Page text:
Parenting: Do time-outs help or hurt?

WASHINGTON — What’s the best way to deal with a misbehaving or out-of-control child? It’s an issue with which plenty of parents struggle. A “time-out” is a common consequence for disobedient little ones, but is it effective?

The answer isn’t clear.

Time-out has been researched for more than 30 years. And, just as different parents have different approaches, so do the experts.

“A time-out is a great way to remove the child from the situation and give them a chance to cool off,” says Janet Ozzard, executive editor of the parenting website

She says a time-out should always be implemented compassionately and with patience, and never as a punishment — something that can be difficult in the heat of the moment.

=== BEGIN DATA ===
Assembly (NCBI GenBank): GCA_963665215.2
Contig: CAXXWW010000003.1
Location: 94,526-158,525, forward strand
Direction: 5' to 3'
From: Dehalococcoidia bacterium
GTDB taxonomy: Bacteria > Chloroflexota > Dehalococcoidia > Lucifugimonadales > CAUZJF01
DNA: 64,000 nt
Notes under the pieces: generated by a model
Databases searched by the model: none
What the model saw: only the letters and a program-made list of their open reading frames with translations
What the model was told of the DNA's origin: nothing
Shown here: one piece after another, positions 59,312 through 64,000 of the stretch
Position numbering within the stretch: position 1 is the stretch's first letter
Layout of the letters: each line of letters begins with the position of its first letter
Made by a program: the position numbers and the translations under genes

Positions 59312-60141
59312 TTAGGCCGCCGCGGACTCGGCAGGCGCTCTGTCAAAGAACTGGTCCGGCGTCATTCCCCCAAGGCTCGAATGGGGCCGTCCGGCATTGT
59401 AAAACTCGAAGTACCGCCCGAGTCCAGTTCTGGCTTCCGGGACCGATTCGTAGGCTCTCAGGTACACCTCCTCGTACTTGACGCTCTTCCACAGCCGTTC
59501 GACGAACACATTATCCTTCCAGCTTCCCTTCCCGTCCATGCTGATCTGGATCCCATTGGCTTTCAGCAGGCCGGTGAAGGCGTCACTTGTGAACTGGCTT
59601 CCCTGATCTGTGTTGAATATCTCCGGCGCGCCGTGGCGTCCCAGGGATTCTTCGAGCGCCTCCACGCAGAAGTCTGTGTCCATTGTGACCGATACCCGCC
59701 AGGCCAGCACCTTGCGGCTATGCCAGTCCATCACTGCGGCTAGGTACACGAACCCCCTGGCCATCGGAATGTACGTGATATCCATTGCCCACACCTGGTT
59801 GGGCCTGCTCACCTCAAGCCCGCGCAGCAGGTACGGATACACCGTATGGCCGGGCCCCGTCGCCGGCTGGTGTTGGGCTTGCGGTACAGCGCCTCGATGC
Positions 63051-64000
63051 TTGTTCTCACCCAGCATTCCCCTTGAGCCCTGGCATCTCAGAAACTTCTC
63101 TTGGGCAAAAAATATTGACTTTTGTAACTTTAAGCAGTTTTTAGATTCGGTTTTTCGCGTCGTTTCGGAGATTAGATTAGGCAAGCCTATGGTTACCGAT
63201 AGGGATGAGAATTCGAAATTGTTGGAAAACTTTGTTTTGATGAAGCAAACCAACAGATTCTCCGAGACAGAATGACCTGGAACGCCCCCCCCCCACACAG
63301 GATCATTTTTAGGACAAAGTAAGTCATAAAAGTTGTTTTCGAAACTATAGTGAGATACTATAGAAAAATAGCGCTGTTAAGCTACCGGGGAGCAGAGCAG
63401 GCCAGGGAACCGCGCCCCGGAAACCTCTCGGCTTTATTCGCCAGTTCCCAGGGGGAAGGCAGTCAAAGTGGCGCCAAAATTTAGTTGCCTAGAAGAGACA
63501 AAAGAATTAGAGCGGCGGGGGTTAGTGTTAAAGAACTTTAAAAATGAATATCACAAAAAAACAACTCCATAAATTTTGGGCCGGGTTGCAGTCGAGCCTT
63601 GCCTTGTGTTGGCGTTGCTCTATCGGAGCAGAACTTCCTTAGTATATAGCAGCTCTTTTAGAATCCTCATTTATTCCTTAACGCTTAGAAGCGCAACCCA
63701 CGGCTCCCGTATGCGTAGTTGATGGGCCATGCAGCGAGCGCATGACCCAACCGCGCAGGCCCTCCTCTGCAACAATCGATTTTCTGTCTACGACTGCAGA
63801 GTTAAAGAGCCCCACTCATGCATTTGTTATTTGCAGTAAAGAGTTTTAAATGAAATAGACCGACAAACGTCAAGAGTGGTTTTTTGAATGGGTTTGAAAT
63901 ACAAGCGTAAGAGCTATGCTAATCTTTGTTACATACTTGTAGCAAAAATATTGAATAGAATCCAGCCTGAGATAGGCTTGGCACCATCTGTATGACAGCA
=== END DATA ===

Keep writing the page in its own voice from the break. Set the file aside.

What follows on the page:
Alan E. Kazdin, a Yale University psychology professor and director of the Yale Parenting Center and Child Conduct Clinic, tells the American Psychological Association that time-outs work best when they are brief and immediate. More important than a time-out, he says, is time-in: the time parents spend modeling and praising appropriate behavior.

But Susan Stiffelman, a family therapist and author of “Parenting Without Power Struggles,” says a time-out isn’t the best approach.

“Sending an out-of-control child, who’s lost his center, to his room to

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